Found: The Perfect Nasi Campur
By Janet De Neefe
For The Bali Times
UBUD ~ I decided itâ€™s time to find the most delicious nasi campur on the island and any review of Baliâ€™s beloved national dish should really begin at Kedewatan, the home of two famous warungs or roadside eating houses, that have been serving nasi campur to dedicated locals for years. Both are located near each other, on that charming village street, just before the Kupu-Kupu Barong Hotel, on the opposite side of the road.
Every now and then, Ketut, my husband, fills the car with mates and children on a gastronomic pilgrimage to this neighboring town to eat a breakfast of home-cooked chicken, coconut vegetables, salted egg and sambal. He eats at either warung but the second one is generally the preferred venue.
At this quaint little eatery, the lineup of vehicles is as probably as exciting as the food offered. BMWs, Harley Davidsons, polished Vespas and Cherokee Jeeps are amongst the Holy Chariots parked outside this famous restaurant. And while eating with his mates, Ketut loves to eavesdrop conversations about ricefields sold, hotels built and sour business deals by the owners all of these glistening mobils. It all adds up to an authentic village experience. What more could you want!
But what is it that makes the Kedewatan nasi campur so delicious? (My son would live on it if he could.) As you probably know, nasi campur consists of a serving of steamed rice topped with a seasonal mix of greens, meats and a slap of sambal. At Kedewatan, the nasi campur includes betutu ayam, a kind of stewed chicken served with urab or greens with roasted coconut, egg and sambal. But itâ€™s the chicken that everyone loves, in a land of passionate poultry eaters. Soft and tender, it is simmered in a ton of ground spices and aromatic leaves until the meat falls off the bone. Itâ€™s tender and luscious, with a sultry touch of chilli, not too much.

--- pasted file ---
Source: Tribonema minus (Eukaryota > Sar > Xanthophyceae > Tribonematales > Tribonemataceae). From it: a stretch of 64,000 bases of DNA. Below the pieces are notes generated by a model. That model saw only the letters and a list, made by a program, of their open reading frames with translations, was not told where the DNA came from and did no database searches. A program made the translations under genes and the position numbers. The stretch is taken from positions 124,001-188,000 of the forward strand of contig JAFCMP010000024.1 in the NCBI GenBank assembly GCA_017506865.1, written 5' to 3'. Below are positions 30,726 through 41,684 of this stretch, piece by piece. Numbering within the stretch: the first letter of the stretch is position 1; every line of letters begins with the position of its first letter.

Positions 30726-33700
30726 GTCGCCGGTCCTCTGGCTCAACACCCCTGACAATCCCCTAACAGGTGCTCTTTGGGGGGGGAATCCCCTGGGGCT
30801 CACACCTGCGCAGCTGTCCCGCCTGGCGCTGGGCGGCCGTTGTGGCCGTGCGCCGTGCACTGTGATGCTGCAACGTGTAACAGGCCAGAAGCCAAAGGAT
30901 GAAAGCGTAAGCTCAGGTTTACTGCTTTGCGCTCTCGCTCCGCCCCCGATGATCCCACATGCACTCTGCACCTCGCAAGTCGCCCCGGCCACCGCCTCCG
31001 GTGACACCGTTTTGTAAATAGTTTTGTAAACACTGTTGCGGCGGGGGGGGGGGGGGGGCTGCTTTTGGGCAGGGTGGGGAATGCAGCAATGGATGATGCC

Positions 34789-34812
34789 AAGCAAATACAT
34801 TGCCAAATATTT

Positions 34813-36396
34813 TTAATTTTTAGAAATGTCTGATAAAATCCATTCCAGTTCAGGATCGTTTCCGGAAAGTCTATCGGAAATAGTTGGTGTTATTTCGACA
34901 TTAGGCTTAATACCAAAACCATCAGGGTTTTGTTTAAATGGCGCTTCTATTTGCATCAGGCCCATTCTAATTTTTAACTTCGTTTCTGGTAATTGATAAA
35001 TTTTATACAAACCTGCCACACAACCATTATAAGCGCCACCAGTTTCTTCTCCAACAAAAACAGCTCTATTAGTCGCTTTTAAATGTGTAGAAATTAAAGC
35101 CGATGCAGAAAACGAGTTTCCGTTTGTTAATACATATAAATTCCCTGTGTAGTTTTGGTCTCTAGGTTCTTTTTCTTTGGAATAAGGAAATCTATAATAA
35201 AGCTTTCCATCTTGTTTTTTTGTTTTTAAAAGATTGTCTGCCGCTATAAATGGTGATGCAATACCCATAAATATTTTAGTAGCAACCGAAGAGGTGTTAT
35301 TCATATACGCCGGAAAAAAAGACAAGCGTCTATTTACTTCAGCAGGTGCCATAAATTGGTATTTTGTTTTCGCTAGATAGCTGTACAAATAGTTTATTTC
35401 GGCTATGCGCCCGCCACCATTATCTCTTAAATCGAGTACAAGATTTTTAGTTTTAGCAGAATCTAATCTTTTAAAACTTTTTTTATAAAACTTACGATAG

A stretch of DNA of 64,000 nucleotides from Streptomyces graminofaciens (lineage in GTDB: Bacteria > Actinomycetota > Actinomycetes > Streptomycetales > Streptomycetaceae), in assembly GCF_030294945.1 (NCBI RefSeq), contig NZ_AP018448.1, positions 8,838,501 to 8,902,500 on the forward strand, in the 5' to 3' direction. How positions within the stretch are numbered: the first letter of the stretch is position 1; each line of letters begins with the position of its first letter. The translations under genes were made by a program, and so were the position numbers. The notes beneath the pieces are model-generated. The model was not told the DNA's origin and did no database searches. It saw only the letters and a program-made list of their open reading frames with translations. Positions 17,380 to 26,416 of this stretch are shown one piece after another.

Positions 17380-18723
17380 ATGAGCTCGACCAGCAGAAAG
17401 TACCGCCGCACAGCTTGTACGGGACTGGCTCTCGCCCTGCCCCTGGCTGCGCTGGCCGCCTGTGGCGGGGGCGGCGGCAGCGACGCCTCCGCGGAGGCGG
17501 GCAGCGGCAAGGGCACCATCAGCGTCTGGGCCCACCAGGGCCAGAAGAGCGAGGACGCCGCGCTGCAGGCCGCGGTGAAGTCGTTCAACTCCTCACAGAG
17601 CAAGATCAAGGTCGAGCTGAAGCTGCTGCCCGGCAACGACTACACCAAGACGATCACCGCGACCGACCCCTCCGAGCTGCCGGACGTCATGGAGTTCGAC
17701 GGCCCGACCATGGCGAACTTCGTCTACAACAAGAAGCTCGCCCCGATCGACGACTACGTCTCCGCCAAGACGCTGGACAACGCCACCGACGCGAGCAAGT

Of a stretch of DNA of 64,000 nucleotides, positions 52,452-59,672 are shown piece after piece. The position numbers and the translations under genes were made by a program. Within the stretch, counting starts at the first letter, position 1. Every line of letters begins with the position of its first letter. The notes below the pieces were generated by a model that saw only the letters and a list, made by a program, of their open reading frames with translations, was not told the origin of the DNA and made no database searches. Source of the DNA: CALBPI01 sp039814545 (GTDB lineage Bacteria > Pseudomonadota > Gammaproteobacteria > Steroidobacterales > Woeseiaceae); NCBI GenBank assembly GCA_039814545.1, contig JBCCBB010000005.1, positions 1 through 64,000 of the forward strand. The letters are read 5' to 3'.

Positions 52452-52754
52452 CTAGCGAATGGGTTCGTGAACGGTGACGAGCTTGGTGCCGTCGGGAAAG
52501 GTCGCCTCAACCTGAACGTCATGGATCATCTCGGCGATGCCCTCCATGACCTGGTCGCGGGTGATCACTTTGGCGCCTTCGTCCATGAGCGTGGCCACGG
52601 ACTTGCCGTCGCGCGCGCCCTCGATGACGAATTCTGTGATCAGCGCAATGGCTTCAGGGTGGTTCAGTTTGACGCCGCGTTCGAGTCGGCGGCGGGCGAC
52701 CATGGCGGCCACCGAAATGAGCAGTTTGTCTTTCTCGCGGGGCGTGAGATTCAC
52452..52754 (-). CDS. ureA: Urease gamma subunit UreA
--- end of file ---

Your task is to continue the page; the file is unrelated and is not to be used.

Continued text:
Increased trade at Kedewatan has led to an expansion of sorts, with tables and chairs now spilling into the family compound. So for those who want a quiet, inner-courtyard dining experience, this is the place for you. A full nasi campur will cost around Rp12,000 (US$1.28) and you can select a drink from the zillions of bottles perched on the happy red-and-white plastic-covered benches. Krupuk or crackers and other assorted fare can be bought to munch on while waiting for the tasty meal. Service is meek, mild and typically Balinese. When I went recently, I chose to sit near the open doorway on a bright red plastic stool and relished in the village life sauntering past: grandmas carrying offerings, grandpas on bicycles, school children and assorted local wildlife. What a lovely way to start the day.
Here is the recipe:
ROAST CHICKEN/actually boiled
This is a favorite on warung menus and is served with the famous Kedewatan nasi campur. The chicken is simmered with a pile of fresh spices in a large saucepan for at least an hour. The result is a tender, tasty chicken bathed in a fragrant chicken stock. The spices also preserve the meat, meaning it can tolerate a couple of hoursâ€™ sitting happily in a huge pot in a busy warung without spoiling.
1 large chicken (1Â½ kg)
3 tablespoons oil for frying
4 lime leaves
3 salam leaves
2 knots of lemongrass
3-4 cups water
4 red shallots
7 cloves of garlic, finely sliced
5 large red chilli, seeds removed
5 small chillies
2 teaspoon shrimp paste
2 teaspoon coriander seeds
2 teaspoon black pepper
1/2 teaspoon nutmeg
Â¼ teaspoon sesame seeds
2 stalks of lemongrass
3 tablespoons galangal
1 tablespoon turmeric
3 teaspoons ginger
2 teaspoons kencur
1 teaspoon sea salt
3 teaspoons tamarind, seeds removed
I tablespoon palm sugar
Rinse the chicken with cold water and pat dry with paper towels.
Place the spices in the container of an electric food processor and blend to a smooth paste, adding a little water if necessary. You can use a coffee grinder to grind the seeds and nuts.
Alternatively, chop the spices with a cleaver.
Heat the oil in a wok over a medium flame and sautÃ© the spices until fragrant and glossy or for about a minute, pushing the spices back and forth in the wok. Add the aromatic leaves and toss around together for half a minute.
Add the water and the whole chicken.
Simmer for an hour or until cooked. Check seasonings.
Serve with steamed rice and topped with fried onion.
Janet DeNeefe is the owner of Casa Luna and Indus Restaurants, author of Fragrant Rice, and founder and director of the Ubud Writers & Readers Festival. She also runs the Casa Luna Cooking School.